If I had to pin it to one thing, I’d say it was getting into the groove of things. We were rookies this year, and I think Palmetto was an eye-opener. I mean, we kinda kept a low profile this year, especially with SPAM to your left and ComBBAT to your right. But now that we know what we’re up against, I think we’re more inclined to come back in a year and bring out the required can of graciously-professional whoop-booty.
Being the coach it was kind of difficult, but fun none the less, to see everything thats going on during the match, think what is supposed to happen, telling my drivers what to do, which was easy because already knew what they were doing. Also being in charge of scouting was pretty hard too. Especially in Atlanta.
First off: we have our original host of the Question of the Week back. Yay!
::waves to Andy::
Now, on topic:
Personally: being able to get to the competitions this year. Of course, I have a grade-A posse, so that was solved rather quickly. So my most difficult challenge this year was queing at Blitz. I mean, I knew what the job was, but had never done it. You try to get your crew to get teams in the waiting area before they go on deck. Problem is a lot of teams like to drag their feet. So I’m hounding my pit crew from the field, they’re hounding the teams, teams wait until the last possible minute, and it gets very messy. But it was still fun. And I witnessed Dez hitting the Big Red Button.
The toughest thing for our team was that we lost our sponsors, and all financial backing. This is tough to get used to because we have always had money “handed” to us.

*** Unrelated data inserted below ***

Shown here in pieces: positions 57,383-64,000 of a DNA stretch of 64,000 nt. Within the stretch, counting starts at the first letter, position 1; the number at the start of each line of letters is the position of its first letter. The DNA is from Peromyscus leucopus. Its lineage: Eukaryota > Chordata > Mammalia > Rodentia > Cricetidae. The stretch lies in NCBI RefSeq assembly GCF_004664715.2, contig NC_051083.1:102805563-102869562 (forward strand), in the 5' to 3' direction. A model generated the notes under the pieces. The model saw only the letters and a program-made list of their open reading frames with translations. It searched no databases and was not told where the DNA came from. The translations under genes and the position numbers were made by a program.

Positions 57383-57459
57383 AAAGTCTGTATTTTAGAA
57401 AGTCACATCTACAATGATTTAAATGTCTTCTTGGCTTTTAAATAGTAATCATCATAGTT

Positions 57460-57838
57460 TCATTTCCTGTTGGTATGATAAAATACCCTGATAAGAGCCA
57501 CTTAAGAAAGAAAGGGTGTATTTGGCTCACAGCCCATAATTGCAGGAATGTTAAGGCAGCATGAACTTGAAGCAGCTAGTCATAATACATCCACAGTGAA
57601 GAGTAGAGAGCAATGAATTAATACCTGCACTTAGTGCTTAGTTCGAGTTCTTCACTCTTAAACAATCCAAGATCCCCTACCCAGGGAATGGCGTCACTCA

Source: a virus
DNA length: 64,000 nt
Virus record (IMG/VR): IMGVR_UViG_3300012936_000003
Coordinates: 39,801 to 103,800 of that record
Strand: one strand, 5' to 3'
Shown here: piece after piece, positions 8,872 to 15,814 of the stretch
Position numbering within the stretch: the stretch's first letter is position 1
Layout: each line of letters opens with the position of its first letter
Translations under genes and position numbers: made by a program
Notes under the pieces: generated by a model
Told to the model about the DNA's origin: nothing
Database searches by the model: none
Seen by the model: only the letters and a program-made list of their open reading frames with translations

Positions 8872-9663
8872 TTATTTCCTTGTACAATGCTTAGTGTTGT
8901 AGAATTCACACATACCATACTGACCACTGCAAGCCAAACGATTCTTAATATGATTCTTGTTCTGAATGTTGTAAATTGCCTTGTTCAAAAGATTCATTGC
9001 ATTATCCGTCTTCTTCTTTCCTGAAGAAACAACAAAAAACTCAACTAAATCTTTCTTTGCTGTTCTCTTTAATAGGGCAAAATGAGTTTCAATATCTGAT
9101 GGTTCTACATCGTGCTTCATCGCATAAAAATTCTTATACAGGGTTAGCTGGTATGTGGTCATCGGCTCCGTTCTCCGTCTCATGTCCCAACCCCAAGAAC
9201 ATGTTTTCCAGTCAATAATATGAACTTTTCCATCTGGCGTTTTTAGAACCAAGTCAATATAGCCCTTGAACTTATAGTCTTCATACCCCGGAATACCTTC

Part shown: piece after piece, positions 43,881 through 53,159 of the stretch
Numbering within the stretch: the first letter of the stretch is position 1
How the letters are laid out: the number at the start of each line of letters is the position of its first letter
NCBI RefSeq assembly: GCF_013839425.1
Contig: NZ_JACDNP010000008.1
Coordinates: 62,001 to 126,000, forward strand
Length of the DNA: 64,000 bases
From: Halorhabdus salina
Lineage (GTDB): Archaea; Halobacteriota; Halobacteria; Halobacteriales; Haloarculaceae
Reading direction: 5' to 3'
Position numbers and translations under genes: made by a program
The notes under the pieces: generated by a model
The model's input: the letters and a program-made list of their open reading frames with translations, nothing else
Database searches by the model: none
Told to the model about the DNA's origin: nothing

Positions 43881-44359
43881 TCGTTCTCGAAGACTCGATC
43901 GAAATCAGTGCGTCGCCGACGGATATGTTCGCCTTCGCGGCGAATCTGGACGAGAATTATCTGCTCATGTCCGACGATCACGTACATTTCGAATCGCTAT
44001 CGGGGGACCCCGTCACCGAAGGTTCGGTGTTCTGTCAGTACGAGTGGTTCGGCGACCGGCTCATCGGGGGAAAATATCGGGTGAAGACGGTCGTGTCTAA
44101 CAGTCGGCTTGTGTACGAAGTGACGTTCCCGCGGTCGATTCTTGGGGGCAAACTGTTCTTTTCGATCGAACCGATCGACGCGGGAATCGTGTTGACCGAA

As a Mentor it was very tough (and still is) to get the students to participate in fundraisers! I have great fundraisers lined up for this summer where we can raise over $4,000.00 in two days, but I still can’t get the kids to comit! It gets very frustrating for myself and my husband (who is the teacher) when we give up so much of our time to line up these fundraisers and work them (even our kids ages 5 and 8 work them with us) and we have kids who feel they are to busy to help with the team except when it comes to building the robot and going to the competition. I’m sorry that this sounds like complaining, my husband and I love the FIRST program and have been involved for over 10 years. We stay involved because if we were ever to take a year off there would be no team. There is no one else from the school willing to help out. What do other mentors do to motivate your students when it comes to fundraising?
All you students out there if you haven’t done this already you should take a minute to thank your teacher for all that they do for you! With our team the kids always thank the engineers (which they deserve) but always forget about the teacher. It would make their day!
Again sorry for the complaining!
Mentors or students who show up for 1 day of kickoff, and/or an hour or two of build season each week, who complain about what’s been done, and demand things be changed to their way, and/or criticize the results who think that ONLY a winning robot is what this program is about.
Mentors/students/parents who complain and insist “this should be done, this should be done” and have expectations the SAME people who are already overwhelmed and busy will do MORE, rather than the complainers volunteering the time and effort themselves.
Kudos to the majority of our mentors/students and parents for wonderful support of encouragement, time, money, supplies, food and energy.
Kudos to the parents and students who were disappointed with some results, but instead of criticizing appreciate what was done, and commit to putting in more time and effort for next season to put into place some changes they’d like to see happen.